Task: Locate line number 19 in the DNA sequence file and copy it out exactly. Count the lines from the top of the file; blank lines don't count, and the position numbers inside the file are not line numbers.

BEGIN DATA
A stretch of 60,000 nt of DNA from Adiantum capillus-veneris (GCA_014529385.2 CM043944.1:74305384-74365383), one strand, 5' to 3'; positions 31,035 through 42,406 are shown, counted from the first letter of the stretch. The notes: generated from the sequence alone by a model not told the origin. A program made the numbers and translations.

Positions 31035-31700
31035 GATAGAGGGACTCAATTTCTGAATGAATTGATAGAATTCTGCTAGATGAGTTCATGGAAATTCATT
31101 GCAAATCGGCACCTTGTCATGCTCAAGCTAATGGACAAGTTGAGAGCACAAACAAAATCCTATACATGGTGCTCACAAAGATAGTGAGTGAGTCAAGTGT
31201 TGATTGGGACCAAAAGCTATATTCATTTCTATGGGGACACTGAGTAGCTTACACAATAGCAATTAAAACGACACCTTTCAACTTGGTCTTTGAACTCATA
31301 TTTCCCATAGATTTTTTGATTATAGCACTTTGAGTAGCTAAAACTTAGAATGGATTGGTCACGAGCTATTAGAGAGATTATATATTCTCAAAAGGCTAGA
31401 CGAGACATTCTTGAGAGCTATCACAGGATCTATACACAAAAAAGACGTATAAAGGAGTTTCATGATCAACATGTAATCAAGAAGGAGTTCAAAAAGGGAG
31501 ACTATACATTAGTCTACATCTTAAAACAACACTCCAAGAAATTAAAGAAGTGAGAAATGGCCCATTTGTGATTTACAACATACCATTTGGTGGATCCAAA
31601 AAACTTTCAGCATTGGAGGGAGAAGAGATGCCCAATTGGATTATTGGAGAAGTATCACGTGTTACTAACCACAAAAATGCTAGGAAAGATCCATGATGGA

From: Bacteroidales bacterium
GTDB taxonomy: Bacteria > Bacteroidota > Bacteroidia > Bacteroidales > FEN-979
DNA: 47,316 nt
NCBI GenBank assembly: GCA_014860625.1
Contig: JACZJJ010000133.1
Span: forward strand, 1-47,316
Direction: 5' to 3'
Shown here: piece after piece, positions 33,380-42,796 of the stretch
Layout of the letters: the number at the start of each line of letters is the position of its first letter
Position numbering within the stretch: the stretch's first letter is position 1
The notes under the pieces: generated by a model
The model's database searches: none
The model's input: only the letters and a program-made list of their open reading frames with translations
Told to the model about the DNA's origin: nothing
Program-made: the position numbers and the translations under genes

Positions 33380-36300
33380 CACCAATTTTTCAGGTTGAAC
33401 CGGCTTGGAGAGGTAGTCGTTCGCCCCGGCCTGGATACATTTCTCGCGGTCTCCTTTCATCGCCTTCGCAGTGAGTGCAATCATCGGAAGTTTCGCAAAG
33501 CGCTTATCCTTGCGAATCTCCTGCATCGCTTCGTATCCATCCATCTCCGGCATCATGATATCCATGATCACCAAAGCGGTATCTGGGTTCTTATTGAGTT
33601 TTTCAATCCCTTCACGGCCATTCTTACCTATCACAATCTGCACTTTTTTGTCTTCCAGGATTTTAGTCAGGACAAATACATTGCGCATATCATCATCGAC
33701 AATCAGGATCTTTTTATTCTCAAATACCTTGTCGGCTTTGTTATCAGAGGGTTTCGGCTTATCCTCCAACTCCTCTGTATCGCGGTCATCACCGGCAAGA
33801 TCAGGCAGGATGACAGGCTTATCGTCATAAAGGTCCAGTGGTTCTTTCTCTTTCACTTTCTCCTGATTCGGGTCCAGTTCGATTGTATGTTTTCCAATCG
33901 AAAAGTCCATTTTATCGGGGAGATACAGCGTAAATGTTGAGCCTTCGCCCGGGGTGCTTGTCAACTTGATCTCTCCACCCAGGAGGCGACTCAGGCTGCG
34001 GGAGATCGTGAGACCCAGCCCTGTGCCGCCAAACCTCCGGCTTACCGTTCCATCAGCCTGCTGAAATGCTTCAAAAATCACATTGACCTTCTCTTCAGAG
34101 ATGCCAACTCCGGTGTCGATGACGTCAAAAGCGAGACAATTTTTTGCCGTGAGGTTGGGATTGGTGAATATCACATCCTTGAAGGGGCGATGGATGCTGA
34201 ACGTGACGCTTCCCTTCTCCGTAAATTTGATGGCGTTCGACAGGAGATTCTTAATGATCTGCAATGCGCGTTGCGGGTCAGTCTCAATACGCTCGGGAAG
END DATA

Position numbering within the stretch: the stretch's first letter is position 1